Liber Research Community, a local non-profit researching land use issues, released a report on the proliferation of shoe-box flats in Hong Kong over the past decade. Image from the Stand News. Used with permission.
This story was originally published in Chinese on the Stand News on January 4, 2021. The following English translation is published on Global Voices under a content partnership agreement.
Hong Kong’s homes are getting increasingly smaller as “nano flats” proliferate in the world’s most expensive property market, leading to a decrease in the city’s living standards according to a recent report.
The term “nano flat” refers to residential apartments with a saleable area (including bathroom and kitchen) smaller than 24 square meters. Some nano flats are as small as a king-size bed and have windowless bathrooms and kitchens.
A recent survey conducted by the Liber Research Community (LRC), a local non-profit working on housing and land use issues, indicates that between 2010 and 2019, 8,550 nano flats have been constructed in Hong Kong, with 12 percent of those having been released in 2019 alone.
Most nano flats have an open-floor design and, in many cases, the kitchens are located next to the bed, similar to settings of standard hotel rooms.
According to the report, the proliferation of nano flats can be traced back to the government’s relaxation of fire safety guidelines in 2011 and building planning guidelines in 2012, which permitted the construction of kitchens without doors or ventilating windows. At that time, the government justified the changes as a way to increase the supply of small and medium-sized flats.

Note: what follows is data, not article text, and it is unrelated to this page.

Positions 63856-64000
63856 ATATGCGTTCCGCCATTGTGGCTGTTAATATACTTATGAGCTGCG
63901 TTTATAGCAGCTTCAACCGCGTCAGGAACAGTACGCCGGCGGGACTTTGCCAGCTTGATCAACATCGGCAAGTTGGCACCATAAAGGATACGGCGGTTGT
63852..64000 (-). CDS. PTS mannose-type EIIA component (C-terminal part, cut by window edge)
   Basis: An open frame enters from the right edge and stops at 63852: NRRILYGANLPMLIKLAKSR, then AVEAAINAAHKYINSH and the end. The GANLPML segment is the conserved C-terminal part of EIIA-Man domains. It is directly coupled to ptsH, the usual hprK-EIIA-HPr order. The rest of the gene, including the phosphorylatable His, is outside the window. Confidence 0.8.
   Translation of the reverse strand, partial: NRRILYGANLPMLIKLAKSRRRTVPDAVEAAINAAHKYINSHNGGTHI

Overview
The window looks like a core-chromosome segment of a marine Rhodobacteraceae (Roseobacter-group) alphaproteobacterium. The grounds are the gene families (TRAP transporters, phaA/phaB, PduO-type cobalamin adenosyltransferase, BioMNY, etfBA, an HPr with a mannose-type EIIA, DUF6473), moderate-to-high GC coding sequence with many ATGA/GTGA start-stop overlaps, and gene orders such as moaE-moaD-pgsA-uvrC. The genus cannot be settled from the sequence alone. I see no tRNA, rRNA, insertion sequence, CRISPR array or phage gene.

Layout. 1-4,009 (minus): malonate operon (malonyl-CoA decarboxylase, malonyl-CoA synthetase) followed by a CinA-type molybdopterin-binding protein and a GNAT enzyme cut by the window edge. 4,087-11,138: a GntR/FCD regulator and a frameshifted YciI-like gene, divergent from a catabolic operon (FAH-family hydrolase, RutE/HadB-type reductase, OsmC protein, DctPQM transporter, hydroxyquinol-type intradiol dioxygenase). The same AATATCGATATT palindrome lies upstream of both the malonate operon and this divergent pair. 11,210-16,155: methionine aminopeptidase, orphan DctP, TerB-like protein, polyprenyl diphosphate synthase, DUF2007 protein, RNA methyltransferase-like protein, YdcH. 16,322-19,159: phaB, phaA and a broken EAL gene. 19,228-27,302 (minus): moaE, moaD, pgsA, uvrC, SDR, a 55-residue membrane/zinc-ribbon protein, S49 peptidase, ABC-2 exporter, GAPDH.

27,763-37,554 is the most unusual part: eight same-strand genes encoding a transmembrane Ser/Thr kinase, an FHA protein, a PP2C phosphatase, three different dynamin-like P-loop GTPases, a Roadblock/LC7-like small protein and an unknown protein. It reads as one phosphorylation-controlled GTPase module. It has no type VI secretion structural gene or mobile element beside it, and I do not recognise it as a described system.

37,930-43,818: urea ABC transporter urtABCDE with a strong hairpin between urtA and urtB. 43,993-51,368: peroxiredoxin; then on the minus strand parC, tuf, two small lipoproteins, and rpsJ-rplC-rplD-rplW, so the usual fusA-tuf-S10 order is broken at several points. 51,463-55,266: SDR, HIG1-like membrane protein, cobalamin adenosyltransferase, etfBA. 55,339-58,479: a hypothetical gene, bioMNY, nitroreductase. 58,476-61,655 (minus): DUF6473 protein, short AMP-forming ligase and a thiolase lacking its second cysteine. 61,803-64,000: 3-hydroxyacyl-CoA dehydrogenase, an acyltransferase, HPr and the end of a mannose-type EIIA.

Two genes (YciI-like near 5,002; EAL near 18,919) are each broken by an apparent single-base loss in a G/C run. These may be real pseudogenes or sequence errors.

LRC pointed out that, in 2010, only 21 first-hand nano flats were sold in the market — just 0.2 percent of the total first-hand real state supply that year. In 2019, 1,805 nano flats were released in the market — one in every eight flats released that year. In the past decade, a total of 8,550 nano-flats were constructed, with the majority of units located in the Kowloon Peninsula.
The research group showed how inadequate the living space of nano flats is by examining a (roughly) 12 square-meter unit in T-plus, a famous building of nano flats. The unit is smaller than the average car parking space.
The flats in T-plus are commonly known as “king size bed” units because when the developer first introduced the flats to the public, a representative ironically said that “big as the Forbidden City was, the emperor only needed a bed to sleep on it.”
In December 2020, the report says, T-plus units were sold at the price of HKD19,104 (approximately US$ 2,464) per square foot. A 12 square-meter unit would have cost, then, HKD2,445,312 (US$315,404).
Twitter user @Paige79761013 shared a photo with a flat of that size:
— 红苹果🍎(Paige) (@Paige79761013) January 5, 2021
The housing problem in Hong Kong is really serious. Property prices are so high that people can’t have a home. In order to make property affordable, new flats have become very small. In the past ten years, developers have built 8,550 nano flats and all are smaller than 24 square meters. 2,000 of these flats are smaller than 19 square meters. The smallest one is just about 11 square meters. The emergency of nano-flat phenomena is a result of a twisted housing market.